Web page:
What we learned in the court case to release Queen’s secret Dismissal letters
The main thing we learned is that even our supposedly republican Prime Minister won't stand up to the Queen for the right of all Australians to access key information about our history, writes Gough Whitlam biographer Jenny Hocking.
The Federal Court case against the National Archives of Australia, seeking the release of the Palace letters, which are embargoed by the Queen, concluded in Sydney last week. The case centres on the critical question of whether these letters, between the Queen and the then-governor-general, Sir John Kerr, at the time of the dismissal of the Whitlam government, are “personal” rather than Commonwealth records.
The archives claims that the Palace letters are not Commonwealth records and are not therefore subject to the Archives Act, which would have required their release in 2005. In doing so, they have accepted the designation of “personal” given to the letters when they were lodged by David Smith, the governor-general’s official secretary, after Kerr had left office. They are embargoed on the instructions of the Queen until 2027, after which date her private secretary retains a veto over the release of these important historical records.
One of the most remarkable outcomes of these proceedings is that it has secured the release by Buckingham Palace of two “personal” letters between Kerr and the Queen’s private secretary written in 1976, in a rather counter-intuitive effort to support its claim that the Palace letters are validly designated personal and should remain closed. The selective release of some apparently personal letters by Buckingham Palace draws into serious question its use of the label “personal” in general for all correspondence between the Queen and the governor-general, regardless of content. It does not appear to have occurred to either the Palace or their emissaries that such a ready breach of the label “personal” only highlights its inappropriate use when it can be so readily overturned if deemed to suit its purposes.
The case has also shone a rare light on the inner workings of the office of governor-general and the colonial presumptions underpinning it, much of which would shock those who believe that even as a Constitutional monarchy we have long since been freed of the residual colonial ties. Quasi-colonial servility is alive and well in Yarralumla. The mere fact that the Queen can still prevent us from seeing her correspondence with the governor-general highlights the vice-regal relationship as one of the few remaining “colonial relics” with lasting impact on Australian governance and history.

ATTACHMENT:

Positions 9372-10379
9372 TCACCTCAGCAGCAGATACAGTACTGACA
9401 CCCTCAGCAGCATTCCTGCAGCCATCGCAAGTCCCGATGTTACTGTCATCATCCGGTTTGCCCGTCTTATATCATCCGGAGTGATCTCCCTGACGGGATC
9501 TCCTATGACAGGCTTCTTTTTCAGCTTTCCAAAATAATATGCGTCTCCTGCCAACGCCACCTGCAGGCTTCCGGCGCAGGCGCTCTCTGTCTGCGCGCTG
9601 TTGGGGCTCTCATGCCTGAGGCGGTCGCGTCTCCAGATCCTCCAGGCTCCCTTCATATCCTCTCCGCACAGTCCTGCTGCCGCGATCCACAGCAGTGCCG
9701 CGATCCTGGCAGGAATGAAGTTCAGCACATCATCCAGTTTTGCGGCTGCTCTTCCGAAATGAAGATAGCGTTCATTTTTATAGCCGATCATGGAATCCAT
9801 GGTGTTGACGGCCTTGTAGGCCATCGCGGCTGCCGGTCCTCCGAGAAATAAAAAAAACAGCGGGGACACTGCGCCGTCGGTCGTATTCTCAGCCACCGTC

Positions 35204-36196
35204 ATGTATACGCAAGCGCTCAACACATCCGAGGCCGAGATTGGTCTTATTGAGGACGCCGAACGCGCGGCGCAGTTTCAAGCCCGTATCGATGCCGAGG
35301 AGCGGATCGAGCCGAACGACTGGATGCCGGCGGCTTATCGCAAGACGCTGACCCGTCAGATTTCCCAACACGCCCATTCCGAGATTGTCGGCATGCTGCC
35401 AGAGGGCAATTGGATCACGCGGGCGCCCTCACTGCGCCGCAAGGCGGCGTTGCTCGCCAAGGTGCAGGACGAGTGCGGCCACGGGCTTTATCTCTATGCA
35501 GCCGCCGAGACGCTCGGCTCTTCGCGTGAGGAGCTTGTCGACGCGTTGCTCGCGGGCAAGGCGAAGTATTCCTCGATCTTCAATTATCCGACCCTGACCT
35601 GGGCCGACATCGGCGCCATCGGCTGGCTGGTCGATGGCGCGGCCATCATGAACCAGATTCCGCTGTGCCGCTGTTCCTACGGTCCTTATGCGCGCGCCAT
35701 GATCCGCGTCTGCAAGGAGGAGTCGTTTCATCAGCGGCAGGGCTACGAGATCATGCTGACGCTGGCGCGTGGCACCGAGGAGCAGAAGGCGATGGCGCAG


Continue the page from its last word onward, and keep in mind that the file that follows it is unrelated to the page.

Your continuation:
In summing up our case that the Palace letters are Commonwealth records, Antony Whitlam QC pointed to the extraordinary corollary of the archives’ claim that the Palace letters are personal and are not owned by the Commonwealth. If they are not owned by the Commonwealth, Whitlam asked, then who does own them? The archives contention is quite remarkable — the Palace letters are owned by Bashford. And who, you might ask, is Bashford? She is the daughter of Sir John Kerr’s second wife, who inherited her mother’s estate and with that, apparently, Kerr’s residual estate. So, while Australians are denied access to the Palace letters according to the Queen’s embargo, Bashford alone has access to them and ultimate control over them. She could withdraw them from the archives — and indeed has already revised the conditions on them — she could destroy them, sell them to a foreign government or even release them to Julian Assange and WikiLeaks. Such is the strange predicament of the Palace letters as “personal” records not owned by the Commonwealth.
A final intrigue came with a parallel exchange being played out in the Parliament while the case was proceeding. The Labor member for Bruce Julian Hill was pursuing the Prime Minister Malcolm Turnbull over Turnbull’s rash promise three years ago that he would “resolve the impasse” over the letters by personally approaching the Queen and ask her to release them. Hill has since diligently pursued Turnbull over his forgotten promise to ask the Queen to release the Palace letters. Hill placed a question on notice to Turnbull in the House on the final sitting day last year, asking whether the Prime Minister had approached the Queen seeking the release these letters and if so what her response had been. For the next eight months, Turnbull simply refused to answer, despite being twice prompted by the Speaker to do so. Finally, on the eve of the hearing in the Palace letters case last week, the Prime Minister’s office responded: “Discussions/communications between the Prime Minister and Her Majesty the Queen are confidential.” Turnbull’s resort to Royal secrecy could not have been more fitting.
It seems that not even our avowedly republican Prime Minister can escape the vestiges of colonialism that continue to deny us access to our own history. It’s time we ended these residual ties of dependency, secrecy and colonial deference, and became an Australian republic.
*Professor Jenny Hocking, is author of the award-winning two-volume biography Gough Whitlam: A Moment in History and Gough Whitlam: His Time. Her latest books are The Dismissal Dossier: Everything You Were Never Meant to Know About November 1975 and the edited collection Making Modern Australia: Gough Whitlam’s 21st Century Agenda.